“A work of art is good just in case it embodies and/or advances understanding.”
—Catherine Z. Elgin
ARTIS and the Association of Neuroesthetics Berlin (AoN_Platform for Art and Neuroscience) invite to the 1st AoN Working Table on Aesthetic Cognitivism on the occasion of the 59th Venice Biennale of Art, Serra dei Giardini, Venice, November 24th, 2022, 11:30am-1:30pm
The Association of Neuroesthetics Berlin (AoN_Platform for Art and Neuroscience) will hold its 1st AoN Venice Working Table on the topic of Aesthetic Cognitivism in collaboration with the EU H2020 project ARTIS (Art and Research on Transformations of Individuals and Societies; Humboldt-Universität zu Berlin/University of Vienna).
In an open format, philosophers, psychologists, and neuroscientists will discuss the transformative In an open format, philosophers, psychologists, and neuroscientists will discuss the transformative power of art. The epistemic gain that can be achieved through the arts has always been central to the field of aesthetics (Baumgarten 1750/58) and neuroesthetics alike (Zeki 1998, 1999). For this event, we aim to critically assess the value of empirical approaches to the arts. Each discussant will give a 5-10 minute input on a research question or topic they find pressing. This Working Table will be accompanied by a more artistic format in 2023 that will highlight artistic and curatorial perspectives on the topic.
The event is public and open for everybody. No sign-up is needed. For questions, please contact email@example.com
The Working Table is funded by the H2020 ARTIS project.
ORGANIZERS Corinna Kühnapfel (ARTIS); Joerg Fingerhut (ARTIS; Scientific Director of the AoN_Association_of_Neuroesthetics)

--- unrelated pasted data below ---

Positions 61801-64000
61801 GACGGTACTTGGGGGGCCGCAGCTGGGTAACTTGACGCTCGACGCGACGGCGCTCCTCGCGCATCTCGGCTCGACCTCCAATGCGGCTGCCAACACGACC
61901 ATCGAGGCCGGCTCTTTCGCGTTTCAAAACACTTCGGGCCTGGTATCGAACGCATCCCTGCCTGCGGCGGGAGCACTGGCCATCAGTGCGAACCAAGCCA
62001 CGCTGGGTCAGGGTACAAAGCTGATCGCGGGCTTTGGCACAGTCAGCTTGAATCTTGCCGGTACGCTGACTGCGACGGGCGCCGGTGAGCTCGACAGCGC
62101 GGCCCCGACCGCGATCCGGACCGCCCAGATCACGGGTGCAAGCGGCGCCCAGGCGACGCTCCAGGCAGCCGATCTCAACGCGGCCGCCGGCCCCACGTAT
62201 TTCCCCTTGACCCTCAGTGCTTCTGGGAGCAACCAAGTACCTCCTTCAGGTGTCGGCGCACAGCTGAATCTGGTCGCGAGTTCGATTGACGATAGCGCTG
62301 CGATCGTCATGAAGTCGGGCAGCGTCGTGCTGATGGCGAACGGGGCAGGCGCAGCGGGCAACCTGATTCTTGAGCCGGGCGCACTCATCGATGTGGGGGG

VENUE Serra dei Giardini Viale Giuseppe Garibaldi, Venice, Italy See Map
DISCUSSANTS Matthew Pelowski, Joerg Fingerhut, Corinna Kühnapfel, Inês Hipólito, Roberta Dreon, Theresa Demmer (more tba)
PROGRAMME Each discussant will present a central idea regarding the study of the transformative potential of art or the novel epistemic access artworks provide. This can be followed by a question posed to empirical aesthetics/neuroesthetics that addresses the potential and the limitations of empirical methods in the arts.
Joerg Fingerhut (Institute of Philosophy/Berlin School of Mind and Brain, Humboldt-Universität zu Berlin): Introduction to the AoN Venice Working Table; “Art as Remediation: Neuromediality and Neuroesthetics”
Roberta Dreon (Department of Philosophy and Cultural Heritage, Ca’ Foscari University of Venice): “A Culture-Naturalist Perspective on Esthetics”
Corinna Kühnapfel (Department of Cognition, Emotion and Methods, University of Vienna): “The Value of Embodied and Enactive Accounts for Studying and Understanding Art Experience”
Coffee Break & Refreshments
Theresa Demmer (Department of Cognition, Emotion and Methods; University of Vienna): “What is the value of art by artificial intelligence? Do we differently engage with art by humans vs. non-humans?”
Inês Hipólito (Institute of Philosophy/Berlin School of Mind and Brain; Humboldt-Universität zu Berlin) AI, Predictive Processing and the Arts
Matthew Pelowski (Vienna Cognitive Science Hub/Department of Cognition, Emotion and Methods; University of Vienna): ”Tracking transformation, pleasure, and the societal implications of art—some empirical findings from the ARTIS project”
Optional joint visit of the 59th Venice Art Biennale: Giardini (15-18)
Baumgarten, A. G. (1750). Aesthetica. impens. Ioannis Christiani Kleyb.
Elgin, C. Z. (2020). Understanding Understanding Art. In Vincent Granata & Roger Pouivet (Eds.), Épistémologie de l’Esthétique—Pespectives et débats (pp. 139–150). Presses Universitaire de Rennes.
Zeki, S. (1998). Art and the brain. Journal of Consciousness Studies, 6(6-7), 76–96.
Zeki, S. (1999). Inner vision: An exploration of art and the brain. Oxford University Press.